Rogues Guide to Shakes on Film 2

86. John Sichel’s The Merchant of Venice, 1973.

This isn’t the first made-for-television version of The Merchant of Venice I have reviewed, dear readers. I found it for free in its entirety on Youtube.

I gave this televised antique a chance because this was, I think, Olivier’s only recorded go at Shylock. That this was based on Jonathan Miller’s National Theatre’s theatrical production also whetted my stunted curiosity.

Merchant poster

While I wouldn’t recommend this version as someone’s first foray into Shakespeare or even this play, if you are familiar with the play, this version is a gem despite the washed out nature of this 1973 TV version.

The blocking and cinematography of this modest production are outstanding! Often with television productions, you have actors yelling in wide shots as they stand around uncomfortably. That sort of an experience is like an inoculation against Shakespeare. Not so here. Peter Roden designed the sets, and they form a close, tight setting. The occasional bridge reminds us that this is Venice, but for the most part, the feeling is intimate. John Sichel was the television director, and I don’t know if credit for the superior cinematography should go to him (the IMDB page and end credits are unhelpful, dear readers). What I can say is that the camera moves a lot to frame the actors in these intimate shots that serve the story so well without drawing attention to itself. Maybe the filmmakers had no choice, playing Tetris with bodies and the camera because there was no room, but that choice is charming.

Merchant of Venice 1973 2

The setting is the 1880s, which means, blissfully, no codpieces. The costumes make the story feel much more contemporary.

As a Shakespeare junkie, I am often ambivalent about the performances of Laurence Olivier. His Hamlet is somewhat dull. His Henry V begins brilliantly—until he gets to the part that Shakespeare wrote. But his Richard III is an epiphany. And so is his Shylock. This is one of Olivier’s best performances on film, despite almost no one seeming to be aware of its existence.

What is driven home from Olivier’s Shylock is how many chances Shylock gives to Antonio to be treated like a human being. When brokering the mockery of a loan, Olivier takes off his glove to shake Antonio’s hand, but Antonio rejects that offer—and when we next see Shylock, Olivier’s glove is already back on, as if he knew that his goodwill would be summarily rejected.

Shakespeare leans heavily on poetic justice in his comedies, and some plays include apologies for suggesting disruptions of the public order. The Merchant of Venice is no different. Shylock is contractually allowed to remove a pound of flesh from Antonio after Antonio defaulted upon the loan he so contemptuously made with Shylock. The Jew is punished for his hubris, his inhumanity, and his seeming contentment with his outsider status as a Venetian. But what we see before this ending leads us to believe that Shylock, whose house is robbed of his property—a chunk of his wealth and his daughter—is justified in his rage. If he were allowed to carve out his pound of flesh, would the grotesquery of this unnerve him? Shylock’s goal is to show the Venetian order its own logical absurdity—but he fails, tricked out of justice by a willful interpretation of his bond.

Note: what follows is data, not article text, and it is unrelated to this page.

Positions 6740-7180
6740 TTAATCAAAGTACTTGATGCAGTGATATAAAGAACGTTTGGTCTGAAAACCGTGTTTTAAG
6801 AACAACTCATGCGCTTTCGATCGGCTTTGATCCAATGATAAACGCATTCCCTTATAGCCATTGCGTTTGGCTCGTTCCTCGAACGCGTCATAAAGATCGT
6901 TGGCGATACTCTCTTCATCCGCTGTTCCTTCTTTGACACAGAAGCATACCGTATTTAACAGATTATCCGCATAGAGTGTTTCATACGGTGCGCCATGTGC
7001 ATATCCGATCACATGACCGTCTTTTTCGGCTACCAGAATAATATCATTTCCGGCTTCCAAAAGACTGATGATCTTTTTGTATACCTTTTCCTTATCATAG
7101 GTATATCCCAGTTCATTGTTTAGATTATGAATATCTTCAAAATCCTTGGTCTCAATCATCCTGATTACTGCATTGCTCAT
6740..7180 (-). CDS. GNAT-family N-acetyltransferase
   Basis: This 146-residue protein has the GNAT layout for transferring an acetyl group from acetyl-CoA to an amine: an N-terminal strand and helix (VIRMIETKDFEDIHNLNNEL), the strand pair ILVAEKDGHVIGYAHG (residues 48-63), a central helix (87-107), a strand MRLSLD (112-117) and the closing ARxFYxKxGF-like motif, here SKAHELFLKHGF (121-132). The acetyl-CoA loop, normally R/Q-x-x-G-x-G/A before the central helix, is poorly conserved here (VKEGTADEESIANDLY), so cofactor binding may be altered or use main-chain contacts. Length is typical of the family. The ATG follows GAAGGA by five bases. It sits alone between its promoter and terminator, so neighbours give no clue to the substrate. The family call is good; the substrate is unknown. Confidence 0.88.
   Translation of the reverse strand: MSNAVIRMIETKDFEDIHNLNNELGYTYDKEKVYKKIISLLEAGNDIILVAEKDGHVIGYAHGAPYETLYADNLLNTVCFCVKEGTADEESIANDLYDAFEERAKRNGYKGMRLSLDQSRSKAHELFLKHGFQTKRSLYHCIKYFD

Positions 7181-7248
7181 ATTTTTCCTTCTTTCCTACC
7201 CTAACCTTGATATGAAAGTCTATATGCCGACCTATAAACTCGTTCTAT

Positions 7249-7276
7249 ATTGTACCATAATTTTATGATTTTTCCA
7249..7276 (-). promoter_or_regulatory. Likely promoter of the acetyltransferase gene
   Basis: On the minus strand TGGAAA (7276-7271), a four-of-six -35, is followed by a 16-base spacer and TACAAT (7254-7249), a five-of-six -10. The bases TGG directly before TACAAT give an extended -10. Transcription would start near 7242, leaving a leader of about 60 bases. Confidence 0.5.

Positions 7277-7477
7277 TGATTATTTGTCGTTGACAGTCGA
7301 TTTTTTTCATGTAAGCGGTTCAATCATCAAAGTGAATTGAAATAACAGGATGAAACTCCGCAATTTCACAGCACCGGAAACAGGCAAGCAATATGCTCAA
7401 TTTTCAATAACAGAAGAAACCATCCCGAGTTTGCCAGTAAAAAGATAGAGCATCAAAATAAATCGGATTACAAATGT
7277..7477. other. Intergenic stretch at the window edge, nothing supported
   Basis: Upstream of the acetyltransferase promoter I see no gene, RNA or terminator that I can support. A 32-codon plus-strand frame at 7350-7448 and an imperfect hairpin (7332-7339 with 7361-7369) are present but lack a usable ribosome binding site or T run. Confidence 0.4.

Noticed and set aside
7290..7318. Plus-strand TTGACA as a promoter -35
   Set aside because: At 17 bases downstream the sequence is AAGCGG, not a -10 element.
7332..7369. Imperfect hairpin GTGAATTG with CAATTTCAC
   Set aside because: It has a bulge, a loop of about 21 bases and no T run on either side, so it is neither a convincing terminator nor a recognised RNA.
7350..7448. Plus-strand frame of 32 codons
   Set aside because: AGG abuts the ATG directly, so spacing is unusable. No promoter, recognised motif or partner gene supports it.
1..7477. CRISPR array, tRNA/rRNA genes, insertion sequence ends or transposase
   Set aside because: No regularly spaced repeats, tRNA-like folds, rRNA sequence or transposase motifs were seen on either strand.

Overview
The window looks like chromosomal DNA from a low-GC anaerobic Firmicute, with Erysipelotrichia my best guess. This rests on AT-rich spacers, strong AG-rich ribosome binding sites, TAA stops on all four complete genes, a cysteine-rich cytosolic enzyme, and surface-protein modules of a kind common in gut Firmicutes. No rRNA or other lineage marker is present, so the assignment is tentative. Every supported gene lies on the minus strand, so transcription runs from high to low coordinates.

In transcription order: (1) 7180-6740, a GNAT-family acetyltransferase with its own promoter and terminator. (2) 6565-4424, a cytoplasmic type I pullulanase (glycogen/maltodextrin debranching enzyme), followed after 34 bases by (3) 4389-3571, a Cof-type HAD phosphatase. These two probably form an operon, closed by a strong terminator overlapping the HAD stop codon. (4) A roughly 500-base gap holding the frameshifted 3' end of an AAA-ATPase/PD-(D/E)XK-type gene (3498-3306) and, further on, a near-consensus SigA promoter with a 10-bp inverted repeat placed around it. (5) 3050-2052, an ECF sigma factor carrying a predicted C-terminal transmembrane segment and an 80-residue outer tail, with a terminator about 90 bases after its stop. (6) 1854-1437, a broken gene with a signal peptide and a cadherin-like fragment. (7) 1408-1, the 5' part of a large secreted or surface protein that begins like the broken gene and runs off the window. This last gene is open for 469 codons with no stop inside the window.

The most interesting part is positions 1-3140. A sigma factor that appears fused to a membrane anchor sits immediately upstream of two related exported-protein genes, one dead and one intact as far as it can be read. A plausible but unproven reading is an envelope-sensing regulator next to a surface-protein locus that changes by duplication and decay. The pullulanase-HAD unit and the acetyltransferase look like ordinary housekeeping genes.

Merchant of Venice 1973

This version of justice will feel poetic to anti-Semitic Christians in the audience, but not to those capable of listening to Shylock throughout the play. When Shylock hears the report of his daughter Jessica’s misconduct overseas, he then—listening to the tolling of the church bell—makes the connection that he can revenge himself upon Antonio using the bond. Antonio funded Bassanio’s courtship, and Bassanio is close friends with Lorenzo, who eloped with Jessica.

Merchant of Venice 1973 3

By the end of the play, Shylock is left with nothing—not even his religion. And Olivier’s chilling performance of this erasure of humanity works every bit as well as Al Pacino’s.

And the play ends with Jessica feeling uneasy about her betrayal of her father—despite her father’s being no fun to be with. She doesn’t feel like she completely belongs with these Christians. And she hears the Kaddish.

There’s the love plot, which is done adequately enough. Joan Plowright plays Portia, who must marry whichever suitor solves the riddle of which of three boxes represents marriage with her best. (One scene has an operatic duet that can render one homicidal. Why is it there? Nothing operatic should ever sound out in fucking English!) There are a few scenes outdoors—and the magic of the cinematography dies. Joan Plowright was more interesting in drag as Balthazar the law scholar.

Merchant Plowright

So the colors are washed out—like an impressionist painting, perhaps—and a few scenes drag, but even Homer nods. Anthony Nichols as Antonio plays a racist cypher remarkably well, and the acting is generally strong. This might be Laurence Olivier’s best Shakespearean performance on film. This retro find is a strong Merchant of Venice.


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John King (Episode, well, all of them) holds a PhD in English from Purdue University, and an MFA from New York University. He has reviewed performances for Shakespeare Bulletin.